Day 8. 30 Days of Biking

Note: As you read this, keep in mind that I sell bicycle lights and fenders. And bicycles, for that matter.

Quick ride. Just making sure the Giant Escape’s new fenders are installed correctly. They are.

For the past three years, I’ve ridden with lights during daytime. Today, I got in a little night riding.

At the shop, I tell customers that helmets are passive safety accessories, useful when the worst comes to pass, and lights are active safety accessories, useful whether the worst (drivers distracted by their phones) are about to pass or not.

It continues to amaze me that lights have become so powerful they have a safety effect when the sun is up.

Years ago I used generator lights to commute from Peoria Heights to the west end of Peoria. The light was all right, though I had to carry extra bulbs with me, and I replaced a headlight bulb once a week. I also had a small box of batteries that kept the lights on at stop lights. I only used lights at night back then.

Enter today’s LED “bulbs” and rechargeable batteries. Dependable light at all times and no worry about getting left in the dark. I still have generator lights on a couple of bikes, but these generators are built into the front hubs, not dragging on tire sidewalls, and they’re also powering LED-equipped lights.

The lights on the Escape? The Vibe Pro Commuter Combo from Light and Motion. No buttons–the lights come on and go off automatically, sensing the motion of the bicycle. The headlight also knows whether it’s day or night and provides either a pulsing or steady light as appropriate. About every three or four rides (remember, your mileage will vary), I take them out of their bayonet mounts and charge them for a couple of hours using my laptop.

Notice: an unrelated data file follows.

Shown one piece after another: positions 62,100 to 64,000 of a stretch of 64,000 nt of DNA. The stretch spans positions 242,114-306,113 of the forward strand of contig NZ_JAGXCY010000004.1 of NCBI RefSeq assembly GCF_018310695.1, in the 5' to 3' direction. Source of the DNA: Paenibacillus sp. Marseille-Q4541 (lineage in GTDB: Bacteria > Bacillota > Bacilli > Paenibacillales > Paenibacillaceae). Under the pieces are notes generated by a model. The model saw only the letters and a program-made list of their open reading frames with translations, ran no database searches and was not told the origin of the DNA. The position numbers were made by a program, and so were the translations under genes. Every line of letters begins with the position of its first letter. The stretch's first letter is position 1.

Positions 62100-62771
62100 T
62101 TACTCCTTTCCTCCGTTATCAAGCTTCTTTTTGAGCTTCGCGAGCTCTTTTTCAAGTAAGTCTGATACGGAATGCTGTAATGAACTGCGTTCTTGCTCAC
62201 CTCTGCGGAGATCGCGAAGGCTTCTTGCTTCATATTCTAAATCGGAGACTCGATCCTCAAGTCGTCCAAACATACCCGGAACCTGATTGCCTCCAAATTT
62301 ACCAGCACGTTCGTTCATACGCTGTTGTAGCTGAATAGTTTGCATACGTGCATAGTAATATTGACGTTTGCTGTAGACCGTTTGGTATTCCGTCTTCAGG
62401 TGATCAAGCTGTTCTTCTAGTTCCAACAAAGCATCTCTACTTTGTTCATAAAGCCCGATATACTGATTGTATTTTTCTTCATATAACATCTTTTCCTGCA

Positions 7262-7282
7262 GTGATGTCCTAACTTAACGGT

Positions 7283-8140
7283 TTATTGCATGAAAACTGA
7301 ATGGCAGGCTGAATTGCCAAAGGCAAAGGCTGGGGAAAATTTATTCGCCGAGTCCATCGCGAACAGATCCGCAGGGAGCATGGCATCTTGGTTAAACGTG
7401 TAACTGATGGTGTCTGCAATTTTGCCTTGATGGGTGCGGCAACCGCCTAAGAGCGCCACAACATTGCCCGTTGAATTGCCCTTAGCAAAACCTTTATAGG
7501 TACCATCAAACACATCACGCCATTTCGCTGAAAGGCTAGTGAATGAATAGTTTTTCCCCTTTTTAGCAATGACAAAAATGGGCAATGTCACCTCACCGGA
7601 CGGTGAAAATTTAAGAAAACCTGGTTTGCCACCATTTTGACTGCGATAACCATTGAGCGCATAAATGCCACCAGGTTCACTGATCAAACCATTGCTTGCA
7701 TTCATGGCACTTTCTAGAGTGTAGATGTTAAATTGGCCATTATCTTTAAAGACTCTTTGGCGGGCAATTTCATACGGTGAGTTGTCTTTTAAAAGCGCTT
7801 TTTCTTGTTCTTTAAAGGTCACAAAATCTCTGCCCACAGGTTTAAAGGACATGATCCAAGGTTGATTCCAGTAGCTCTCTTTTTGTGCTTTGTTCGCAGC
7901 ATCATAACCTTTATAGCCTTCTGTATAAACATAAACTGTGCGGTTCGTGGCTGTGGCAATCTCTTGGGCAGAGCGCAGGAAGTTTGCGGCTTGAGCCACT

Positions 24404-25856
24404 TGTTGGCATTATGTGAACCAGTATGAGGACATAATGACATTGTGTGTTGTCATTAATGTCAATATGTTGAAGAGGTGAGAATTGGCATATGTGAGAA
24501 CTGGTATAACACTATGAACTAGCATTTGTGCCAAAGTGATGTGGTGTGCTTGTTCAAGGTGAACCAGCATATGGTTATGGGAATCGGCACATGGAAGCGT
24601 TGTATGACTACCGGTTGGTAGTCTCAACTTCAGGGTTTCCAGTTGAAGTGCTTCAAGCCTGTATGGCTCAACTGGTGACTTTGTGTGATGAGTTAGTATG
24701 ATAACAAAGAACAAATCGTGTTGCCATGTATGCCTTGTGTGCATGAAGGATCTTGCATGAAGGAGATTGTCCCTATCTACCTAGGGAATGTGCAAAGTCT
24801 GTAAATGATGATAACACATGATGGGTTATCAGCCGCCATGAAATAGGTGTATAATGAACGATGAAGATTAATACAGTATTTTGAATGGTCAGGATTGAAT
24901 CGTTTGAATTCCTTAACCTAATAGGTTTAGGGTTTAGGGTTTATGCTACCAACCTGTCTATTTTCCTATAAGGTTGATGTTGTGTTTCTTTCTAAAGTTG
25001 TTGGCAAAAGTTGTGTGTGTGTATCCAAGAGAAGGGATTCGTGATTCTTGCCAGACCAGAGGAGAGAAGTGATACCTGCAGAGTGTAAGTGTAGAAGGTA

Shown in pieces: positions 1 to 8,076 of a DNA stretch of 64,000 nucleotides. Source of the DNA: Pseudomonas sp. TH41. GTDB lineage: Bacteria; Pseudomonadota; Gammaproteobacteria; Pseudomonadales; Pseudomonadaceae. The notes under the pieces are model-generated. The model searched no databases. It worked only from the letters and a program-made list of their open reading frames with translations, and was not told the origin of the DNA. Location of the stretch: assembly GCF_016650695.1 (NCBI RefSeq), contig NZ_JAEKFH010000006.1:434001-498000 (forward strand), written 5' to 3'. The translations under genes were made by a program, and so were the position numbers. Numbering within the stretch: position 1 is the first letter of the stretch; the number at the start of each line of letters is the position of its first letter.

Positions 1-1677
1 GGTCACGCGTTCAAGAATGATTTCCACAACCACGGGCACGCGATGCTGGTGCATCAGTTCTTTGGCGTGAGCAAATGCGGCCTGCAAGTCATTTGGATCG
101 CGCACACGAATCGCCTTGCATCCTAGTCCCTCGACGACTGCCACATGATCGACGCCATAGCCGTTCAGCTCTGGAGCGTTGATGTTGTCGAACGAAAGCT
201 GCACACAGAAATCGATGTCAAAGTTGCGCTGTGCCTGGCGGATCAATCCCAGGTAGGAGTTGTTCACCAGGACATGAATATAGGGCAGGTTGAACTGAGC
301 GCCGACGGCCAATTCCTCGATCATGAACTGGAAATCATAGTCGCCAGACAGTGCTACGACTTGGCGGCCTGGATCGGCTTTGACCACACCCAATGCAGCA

For the money, lights have improved more than any other part of the bicycle over the past 40 years. And that’s a period that includes the widespread introduction of aluminum and carbon fiber frames, indexed shifting, electronic shifting, threadless headsets and stems, stems with removable faceplates–a huge improvement, that–GPS, hydraulic disc brakes and pretty darn comfortable saddles.

With one exception.

Helmets are better than they were in the 1970s. Way better. For one thing, they exist.




About 16incheswestofpeoria

Former bicycle mechanic, current peruser of books, feeder of birds.
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2 Responses to Day 8. 30 Days of Biking

  1. Mitch Hull says:

    The VBC from L&M seems to have two negative characteristics for night riding:

    1. A symmetrical headlight pattern which can blind oncoming traffic and render close objects much brighter than farthest away ones, and

    2. A flashing only taillight, which is difficult to judge distance for following vehicles and can distract.

    • Good observations. I’ll leave the headlight pattern aside for now, but I’ve noticed a big difference between pulsing lights like L&M and the helmet-mounted flashing headlight I saw outside an art exhibit about a month ago. Indeed, I couldn’t easily tell how far away the rider was and, because of the angle of the light, I couldn’t see much of anything else. Waited forever for him to pass. Turns out he was going about five miles an hour on the sidewalk.

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